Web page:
4. So weakside linebacker Keith Bulluck finally made it to the Pro Bowl and he has become Tennessee's unquestioned leader at the position. But most fans still don't have an idea as to who he is, or the complete game he brings to the table. For the Pats, whose defense really revolves around linebacker play, Mike Vrabel has enjoyed a career year, even though he is still eclipsed at times by Willie McGinest in the eyes of some. Vrabel has, in the absence of the injured Rosevelt Colvin, become a legitimate sack threat. The 'backers for both defenses will be key.
5. We're still trying to figure out how the venerable Gary Anderson converted that 46-yard game winner for the Titans at Baltimore on Saturday. After all, at this point of his career, there are some who suspect the leading scorer in NFL history can't even see 46 yards. Heck, he's 46 years old, isn't he? Ooops, sorry, Gary, only 44. What is key is that Anderson isn't likely, especially in the swirling winds of Gillette Stadium, to knock home a long field goal. On the other hand, there are few better clutch kickers than Patriots' star Adam Vinatieri, and he is eminently familiar with the gusts in his home stadium. Should the Titans be forced to attempt a really long field goal, coach Jeff Fisher might use punter Craig Hentrich, who has a much stronger leg. If this is a tight game, and it is determined by who has the guy that can make a long three-pointer at the edge, it's advantage Pats.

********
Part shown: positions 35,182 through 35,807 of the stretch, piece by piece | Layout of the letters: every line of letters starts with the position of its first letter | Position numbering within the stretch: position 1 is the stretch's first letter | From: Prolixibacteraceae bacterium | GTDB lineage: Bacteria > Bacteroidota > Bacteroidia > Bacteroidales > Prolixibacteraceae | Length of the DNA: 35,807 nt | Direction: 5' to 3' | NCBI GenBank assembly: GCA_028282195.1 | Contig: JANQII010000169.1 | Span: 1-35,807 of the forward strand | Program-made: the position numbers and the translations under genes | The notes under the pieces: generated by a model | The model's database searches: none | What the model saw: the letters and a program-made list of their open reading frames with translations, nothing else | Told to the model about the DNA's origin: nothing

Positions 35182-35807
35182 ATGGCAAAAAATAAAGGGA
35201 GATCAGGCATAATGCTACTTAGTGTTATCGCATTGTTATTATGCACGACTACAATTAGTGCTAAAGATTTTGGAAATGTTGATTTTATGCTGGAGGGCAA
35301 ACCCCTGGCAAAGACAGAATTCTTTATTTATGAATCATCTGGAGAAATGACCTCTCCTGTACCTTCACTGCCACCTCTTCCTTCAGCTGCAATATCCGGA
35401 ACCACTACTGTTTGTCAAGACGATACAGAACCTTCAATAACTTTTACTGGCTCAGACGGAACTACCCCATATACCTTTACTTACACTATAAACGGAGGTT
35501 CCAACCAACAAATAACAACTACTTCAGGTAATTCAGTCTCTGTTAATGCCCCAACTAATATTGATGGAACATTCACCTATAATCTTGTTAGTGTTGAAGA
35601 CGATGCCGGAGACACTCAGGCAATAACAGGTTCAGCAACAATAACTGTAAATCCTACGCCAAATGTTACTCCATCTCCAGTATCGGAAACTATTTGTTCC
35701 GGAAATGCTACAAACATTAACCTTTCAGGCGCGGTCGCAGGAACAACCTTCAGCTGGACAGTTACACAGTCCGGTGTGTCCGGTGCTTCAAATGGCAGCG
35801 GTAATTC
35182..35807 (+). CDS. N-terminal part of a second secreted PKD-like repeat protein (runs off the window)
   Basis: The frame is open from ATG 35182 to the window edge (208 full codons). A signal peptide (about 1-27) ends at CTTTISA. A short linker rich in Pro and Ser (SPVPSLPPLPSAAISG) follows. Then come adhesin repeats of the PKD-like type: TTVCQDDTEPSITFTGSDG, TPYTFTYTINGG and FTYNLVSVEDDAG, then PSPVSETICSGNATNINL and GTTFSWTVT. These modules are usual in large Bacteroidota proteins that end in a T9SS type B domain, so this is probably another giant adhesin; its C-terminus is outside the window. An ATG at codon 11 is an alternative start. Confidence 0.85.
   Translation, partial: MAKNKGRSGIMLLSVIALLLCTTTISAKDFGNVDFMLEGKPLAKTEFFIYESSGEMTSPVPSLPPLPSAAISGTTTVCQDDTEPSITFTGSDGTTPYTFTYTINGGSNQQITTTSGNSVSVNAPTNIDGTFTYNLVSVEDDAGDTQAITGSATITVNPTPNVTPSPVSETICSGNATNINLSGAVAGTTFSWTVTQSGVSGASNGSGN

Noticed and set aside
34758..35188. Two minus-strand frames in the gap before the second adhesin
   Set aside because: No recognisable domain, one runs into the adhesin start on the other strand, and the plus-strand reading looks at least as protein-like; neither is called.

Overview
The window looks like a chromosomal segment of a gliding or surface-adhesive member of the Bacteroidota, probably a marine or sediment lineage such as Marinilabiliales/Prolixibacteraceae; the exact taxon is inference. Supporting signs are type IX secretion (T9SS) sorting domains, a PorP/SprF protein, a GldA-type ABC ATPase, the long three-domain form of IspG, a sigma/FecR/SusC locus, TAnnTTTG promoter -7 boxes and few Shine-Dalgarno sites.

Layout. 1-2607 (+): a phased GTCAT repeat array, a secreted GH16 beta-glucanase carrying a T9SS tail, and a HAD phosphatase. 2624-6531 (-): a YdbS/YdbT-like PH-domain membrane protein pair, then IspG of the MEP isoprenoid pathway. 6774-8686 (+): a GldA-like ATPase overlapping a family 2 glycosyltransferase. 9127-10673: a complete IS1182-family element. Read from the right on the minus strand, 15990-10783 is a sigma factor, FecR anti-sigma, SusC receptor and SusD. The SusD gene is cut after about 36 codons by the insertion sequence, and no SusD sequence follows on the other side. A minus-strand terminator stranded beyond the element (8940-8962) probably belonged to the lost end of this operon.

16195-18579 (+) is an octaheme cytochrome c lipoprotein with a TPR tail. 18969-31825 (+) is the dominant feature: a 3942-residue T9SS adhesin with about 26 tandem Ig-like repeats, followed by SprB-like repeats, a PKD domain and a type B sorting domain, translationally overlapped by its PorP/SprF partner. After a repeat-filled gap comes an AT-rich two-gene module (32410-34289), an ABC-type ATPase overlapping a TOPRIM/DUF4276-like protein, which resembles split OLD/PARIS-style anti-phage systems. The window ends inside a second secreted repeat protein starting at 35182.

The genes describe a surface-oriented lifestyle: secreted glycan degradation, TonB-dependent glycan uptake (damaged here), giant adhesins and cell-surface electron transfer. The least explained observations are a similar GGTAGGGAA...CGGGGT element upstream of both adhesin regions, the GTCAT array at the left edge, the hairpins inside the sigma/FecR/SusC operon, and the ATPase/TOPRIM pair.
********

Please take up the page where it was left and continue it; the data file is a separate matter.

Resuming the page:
Indianapolis at Kansas City (Sunday, Jan. 11, 1 p.m.)